The internet has changed the way we live; everyone can now become an “expert” on any topic with a quick web search. While easy (and free) access to information is empowering, it can also be filled with pitfalls. Ask any lawyer what the bane of her existence is and she will likely tell you “Google” (or any other web engine). I spend more time disarming clients of wrong “legal” information that they read on the internet than I would otherwise spend if they had asked me first instead of asking “Alexa”.
In the past year, I have had several clients come to me with agreements that were either self-prepared with templates found on the internet or prepared by the other spouse’s attorney, and signed by the client without the client first obtaining legal advice from an experienced matrimonial attorney. These are agreements are often unenforceable, or so poorly written they are incomprehensible. Sometimes the situation is worse – like when the agreement is well written and enforceable, but terribly unfair to one spouse. Telling a client that her unfair agreement is still binding is always a hard conversation to have.
A properly executed separation or marital settlement agreement is a legally binding contract, and once signed is impossible (with very few limited exceptions) to undo. I will never understand why people are willing to negotiate and sign a legally binding contract without having a full understanding of their legal rights and options. Would those same people perform their own surgical procedure? Probably not.
While it is understandable that people want to save time and money by taking a DIY approach to a divorce or separation, such an approach should never be taken without considering the consequences and costs when mistakes are made. It is vastly more expensive to try to correct problems with a bad agreement than it would have been had the individual hired an experienced attorney to be involved at the outset. One should never negotiate an agreement without (minimally) consulting with an experienced attorney.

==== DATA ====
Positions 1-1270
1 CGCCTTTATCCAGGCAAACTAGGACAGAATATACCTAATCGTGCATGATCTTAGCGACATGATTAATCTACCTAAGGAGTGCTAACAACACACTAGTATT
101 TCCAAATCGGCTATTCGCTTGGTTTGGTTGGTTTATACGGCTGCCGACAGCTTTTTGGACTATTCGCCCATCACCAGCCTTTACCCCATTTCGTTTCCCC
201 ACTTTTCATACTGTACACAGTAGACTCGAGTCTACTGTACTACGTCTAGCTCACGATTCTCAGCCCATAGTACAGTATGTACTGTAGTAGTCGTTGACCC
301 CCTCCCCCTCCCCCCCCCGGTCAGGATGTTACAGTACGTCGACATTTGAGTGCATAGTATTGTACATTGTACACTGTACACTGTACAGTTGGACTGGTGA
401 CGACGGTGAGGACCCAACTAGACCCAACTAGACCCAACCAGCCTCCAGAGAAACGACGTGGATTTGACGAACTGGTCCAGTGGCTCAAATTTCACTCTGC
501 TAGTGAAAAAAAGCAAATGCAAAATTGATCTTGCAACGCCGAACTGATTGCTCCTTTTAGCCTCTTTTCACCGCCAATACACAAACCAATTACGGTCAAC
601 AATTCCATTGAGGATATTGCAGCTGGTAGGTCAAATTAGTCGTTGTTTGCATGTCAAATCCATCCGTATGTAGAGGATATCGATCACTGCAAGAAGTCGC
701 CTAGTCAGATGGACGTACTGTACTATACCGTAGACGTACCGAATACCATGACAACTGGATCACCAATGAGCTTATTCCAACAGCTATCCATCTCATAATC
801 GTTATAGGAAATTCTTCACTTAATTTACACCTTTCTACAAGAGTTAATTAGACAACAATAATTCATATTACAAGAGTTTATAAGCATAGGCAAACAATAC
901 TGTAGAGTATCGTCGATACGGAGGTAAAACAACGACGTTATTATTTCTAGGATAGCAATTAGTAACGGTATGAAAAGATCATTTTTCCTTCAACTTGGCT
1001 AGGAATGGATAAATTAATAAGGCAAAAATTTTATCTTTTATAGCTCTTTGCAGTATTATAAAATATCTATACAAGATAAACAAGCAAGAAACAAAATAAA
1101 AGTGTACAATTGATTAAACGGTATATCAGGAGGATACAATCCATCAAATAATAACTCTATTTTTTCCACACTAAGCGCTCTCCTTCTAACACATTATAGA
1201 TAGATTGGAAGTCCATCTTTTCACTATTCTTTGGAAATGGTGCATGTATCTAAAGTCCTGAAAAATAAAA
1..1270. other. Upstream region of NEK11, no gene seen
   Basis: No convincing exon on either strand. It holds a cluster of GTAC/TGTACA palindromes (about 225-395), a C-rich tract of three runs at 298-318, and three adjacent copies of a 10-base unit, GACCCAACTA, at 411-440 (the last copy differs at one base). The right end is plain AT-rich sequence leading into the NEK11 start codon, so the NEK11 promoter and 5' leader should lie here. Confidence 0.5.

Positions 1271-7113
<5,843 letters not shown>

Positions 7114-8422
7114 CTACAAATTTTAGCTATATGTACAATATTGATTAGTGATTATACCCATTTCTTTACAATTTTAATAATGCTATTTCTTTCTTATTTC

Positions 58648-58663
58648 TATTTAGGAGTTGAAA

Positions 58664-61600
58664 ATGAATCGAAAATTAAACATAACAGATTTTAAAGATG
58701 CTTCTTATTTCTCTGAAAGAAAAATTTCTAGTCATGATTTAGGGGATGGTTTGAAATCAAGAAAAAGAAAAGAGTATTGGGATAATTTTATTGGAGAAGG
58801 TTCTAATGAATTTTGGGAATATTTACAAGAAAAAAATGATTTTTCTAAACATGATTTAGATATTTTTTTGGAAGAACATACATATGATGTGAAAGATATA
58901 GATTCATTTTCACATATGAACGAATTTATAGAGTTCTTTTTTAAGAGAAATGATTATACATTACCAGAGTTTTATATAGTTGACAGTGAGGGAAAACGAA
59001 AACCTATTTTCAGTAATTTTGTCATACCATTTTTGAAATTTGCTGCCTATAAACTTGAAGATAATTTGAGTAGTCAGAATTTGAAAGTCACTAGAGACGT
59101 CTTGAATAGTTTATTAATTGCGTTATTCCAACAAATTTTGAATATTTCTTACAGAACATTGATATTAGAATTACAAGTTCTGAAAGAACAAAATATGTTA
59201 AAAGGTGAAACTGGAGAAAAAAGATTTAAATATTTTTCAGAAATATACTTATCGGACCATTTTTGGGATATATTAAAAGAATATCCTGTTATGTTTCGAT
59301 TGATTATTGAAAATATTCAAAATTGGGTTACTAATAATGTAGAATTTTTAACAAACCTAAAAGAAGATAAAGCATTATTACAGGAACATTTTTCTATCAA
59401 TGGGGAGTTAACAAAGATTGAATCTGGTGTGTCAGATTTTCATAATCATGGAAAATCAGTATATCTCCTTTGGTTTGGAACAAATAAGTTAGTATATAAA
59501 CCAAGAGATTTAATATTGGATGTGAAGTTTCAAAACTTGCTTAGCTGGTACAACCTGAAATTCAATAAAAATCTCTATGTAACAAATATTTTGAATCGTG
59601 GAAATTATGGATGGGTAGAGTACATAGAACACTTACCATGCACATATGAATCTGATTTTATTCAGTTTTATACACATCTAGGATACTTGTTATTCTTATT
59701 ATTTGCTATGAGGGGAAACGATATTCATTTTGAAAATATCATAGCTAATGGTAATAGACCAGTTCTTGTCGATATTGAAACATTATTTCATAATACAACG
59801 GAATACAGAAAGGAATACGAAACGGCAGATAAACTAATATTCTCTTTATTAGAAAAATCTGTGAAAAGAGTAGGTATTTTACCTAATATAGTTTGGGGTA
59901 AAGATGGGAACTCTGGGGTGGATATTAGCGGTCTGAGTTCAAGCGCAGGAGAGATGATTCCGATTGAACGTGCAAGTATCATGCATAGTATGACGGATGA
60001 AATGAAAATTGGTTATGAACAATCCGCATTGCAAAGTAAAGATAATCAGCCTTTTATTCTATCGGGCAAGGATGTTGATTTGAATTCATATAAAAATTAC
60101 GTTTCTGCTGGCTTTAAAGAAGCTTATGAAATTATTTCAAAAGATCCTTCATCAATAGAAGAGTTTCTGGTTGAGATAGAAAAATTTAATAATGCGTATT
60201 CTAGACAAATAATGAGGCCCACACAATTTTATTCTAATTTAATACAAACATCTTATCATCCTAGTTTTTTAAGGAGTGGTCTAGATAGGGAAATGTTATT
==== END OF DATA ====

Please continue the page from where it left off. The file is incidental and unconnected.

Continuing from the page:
However, if you insist on negotiating an agreement yourself, you should keep the following points in mind:
1. Be clear about your goals – these should include property distribution, responsibility for debts, spousal and/or child support, custody, health insurance, medical expenses, child care expenses, educational expenses, etc. You must have full knowledge of what your assets/debts/obligations are; if you do not, then you can’t possibly make an informed decision about these issues.

2. Hope – hope springs eternal, except when contracts are involved! Do not ever sign an agreement that does not spell out exactly what the other person is required to do because you hope she will “do the right thing”. If that person has been dishonest with you, nickeled and dimed you during your relationship, or has otherwise been a bad partner, things are probably not getting better when you are apart.

3. Understand what you are signing – if you do not understand what your agreement says, do not sign it. Even if you think you understand it, have it reviewed by an experienced matrimonial attorney before you sign it. This will save you a lot of time and money (not to mention heartache) in the long run!

January 2019 Leyla Kiosse

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